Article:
Tip 2: Exercise May Help You Sleep

Especially regular exercise - but don't work put right before you go to bed. The best time to exercise is a few hours before you hit the sack. Exercise has been proven to help people fall asleep faster and get a more restful night's sleep. Moderation is key, you don't want to exercise so strenuously that you might experience pain in bed.

The equivalent of a 30-minute walk each day can make a huge difference in how fast you fall asleep and how restful and regenerating your sleep can be. Exercise also reduces stress and anxiety - two big killers of a good night's sleep.



Tip 3: Train Your Body and Mind to Sleep Better

Yes, it is possible to actually train yourself to fall sleep faster and stay asleep longer. It's all about mind/body association and human bodies crave consistency. The trick is to develop a routine for bedtime that works for you. Everybody is different so you will need to try a few things to find out what helps you fall asleep fast. Some folks read for an hour or so before bed.

My spouse sprays the pillow and bed sheets with lavender. A friend in college used to spend about 30-40 minutes in meditation. Another friend spends some time in quiet prayer just before turning in. The point is, all of these people have found a ritual that works for them. These regular rituals signal their mind and body that sleep time is on the way.


Get Help for Your Insomnia

Insomnia is not likely to go away on its own - you're going to need to take some kind of action. A good first step is to consult with your doctor and get a full checkup to determine if there are any underlying challenges, potential health problems or other hidden issues.

Next, try to eliminate any of the known sleep inhibitors - television in the bedroom, computer time before bed, irregular schedule, stress, etc. Make your bedroom a comfortable and inviting place to rest - change to dim lighting, remove the TV or computer, get super soft Egyptian cotton sheets, etc.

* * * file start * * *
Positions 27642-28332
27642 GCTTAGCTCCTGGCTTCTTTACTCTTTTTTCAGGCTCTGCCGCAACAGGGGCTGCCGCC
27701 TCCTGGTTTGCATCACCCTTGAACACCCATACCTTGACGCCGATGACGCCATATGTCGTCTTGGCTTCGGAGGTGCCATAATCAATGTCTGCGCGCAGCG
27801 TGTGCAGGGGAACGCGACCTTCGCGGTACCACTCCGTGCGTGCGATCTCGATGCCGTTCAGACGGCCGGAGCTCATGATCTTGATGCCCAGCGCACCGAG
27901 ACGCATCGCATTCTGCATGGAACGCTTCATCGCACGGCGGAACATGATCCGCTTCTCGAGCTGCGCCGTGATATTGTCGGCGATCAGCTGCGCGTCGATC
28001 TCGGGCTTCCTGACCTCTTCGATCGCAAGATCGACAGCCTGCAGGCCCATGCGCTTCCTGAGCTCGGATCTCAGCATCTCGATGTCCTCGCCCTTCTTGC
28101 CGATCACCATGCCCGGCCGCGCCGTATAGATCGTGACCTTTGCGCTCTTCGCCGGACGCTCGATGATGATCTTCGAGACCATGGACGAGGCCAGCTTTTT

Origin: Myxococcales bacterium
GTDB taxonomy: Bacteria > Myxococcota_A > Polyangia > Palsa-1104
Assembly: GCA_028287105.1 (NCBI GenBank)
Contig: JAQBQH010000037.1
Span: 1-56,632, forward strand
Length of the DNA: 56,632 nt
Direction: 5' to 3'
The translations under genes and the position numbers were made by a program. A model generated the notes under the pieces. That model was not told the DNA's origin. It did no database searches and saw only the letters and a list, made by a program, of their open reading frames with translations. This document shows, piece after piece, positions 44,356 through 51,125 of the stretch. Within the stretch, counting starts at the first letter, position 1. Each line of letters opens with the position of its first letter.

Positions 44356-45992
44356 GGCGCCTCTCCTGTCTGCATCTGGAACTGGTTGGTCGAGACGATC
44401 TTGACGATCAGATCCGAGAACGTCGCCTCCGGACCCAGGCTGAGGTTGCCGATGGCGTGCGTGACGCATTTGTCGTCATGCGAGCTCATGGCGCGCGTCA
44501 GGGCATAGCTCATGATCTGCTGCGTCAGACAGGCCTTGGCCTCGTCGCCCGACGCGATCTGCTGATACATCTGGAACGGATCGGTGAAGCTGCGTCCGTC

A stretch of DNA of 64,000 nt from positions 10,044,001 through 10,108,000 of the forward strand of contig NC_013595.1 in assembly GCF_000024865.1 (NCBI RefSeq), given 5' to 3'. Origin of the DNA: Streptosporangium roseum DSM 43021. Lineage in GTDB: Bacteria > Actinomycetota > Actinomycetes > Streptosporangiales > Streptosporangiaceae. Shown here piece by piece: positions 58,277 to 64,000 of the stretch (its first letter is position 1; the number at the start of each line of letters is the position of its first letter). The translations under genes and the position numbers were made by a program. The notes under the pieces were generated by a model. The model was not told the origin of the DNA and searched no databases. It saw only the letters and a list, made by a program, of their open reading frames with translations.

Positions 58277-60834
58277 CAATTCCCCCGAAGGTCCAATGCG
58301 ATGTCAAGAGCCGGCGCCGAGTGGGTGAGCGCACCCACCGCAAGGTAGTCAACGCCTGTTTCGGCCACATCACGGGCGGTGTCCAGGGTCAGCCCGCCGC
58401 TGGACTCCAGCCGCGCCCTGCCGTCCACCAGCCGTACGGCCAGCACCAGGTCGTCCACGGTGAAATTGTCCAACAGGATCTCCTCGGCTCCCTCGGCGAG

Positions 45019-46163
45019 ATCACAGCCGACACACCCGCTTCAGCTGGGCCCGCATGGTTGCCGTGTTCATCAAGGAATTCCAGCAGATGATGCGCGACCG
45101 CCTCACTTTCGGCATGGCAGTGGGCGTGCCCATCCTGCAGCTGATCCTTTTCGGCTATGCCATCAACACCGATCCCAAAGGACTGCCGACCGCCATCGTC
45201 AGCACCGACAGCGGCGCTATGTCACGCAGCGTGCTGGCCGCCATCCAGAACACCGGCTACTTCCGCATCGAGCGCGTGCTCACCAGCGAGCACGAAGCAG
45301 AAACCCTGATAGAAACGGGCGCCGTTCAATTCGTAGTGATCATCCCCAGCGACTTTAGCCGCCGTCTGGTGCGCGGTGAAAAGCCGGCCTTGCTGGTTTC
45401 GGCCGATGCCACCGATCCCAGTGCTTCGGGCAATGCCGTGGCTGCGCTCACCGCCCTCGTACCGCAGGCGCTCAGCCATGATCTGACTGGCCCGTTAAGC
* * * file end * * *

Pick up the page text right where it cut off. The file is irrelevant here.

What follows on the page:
Finally, try out some of the ways people use to help them fall sleep fast - such as a sound machine, soothing music or learning to focus on internal thought processes to help you fall asleep faster. Educate yourself on the topic by taking a look at some of the books or other items suggested below.

Determine which ways work best for you and develop your own personal sleep ritual.


Take This Insomnia Poll

How often do you have trouble sleeping?

See results


    0 of 8192 characters used
    Post Comment

    • MKayo profile imageAUTHOR


      5 years ago from Texas

      Wow , such great comments - Thanks to all for the read and commenets! billybuc, I can still get to sleep very quickly (like you) but lately I have been waking up very early in the morn - like 2:3 or 3:00 am. Georgie Lowery, I always like to hear that good people are looking to more natural ways to get to sleep rather than relying on medications - good for you! (Great comments as always BTW). Ericdierker, you may be onto something there - sleeping when we need to. Hmmm. Teacherjoe52, good tips about the rose oil and magnesium pills. So wonderful to have so many folks stop by for a read and leave great comments!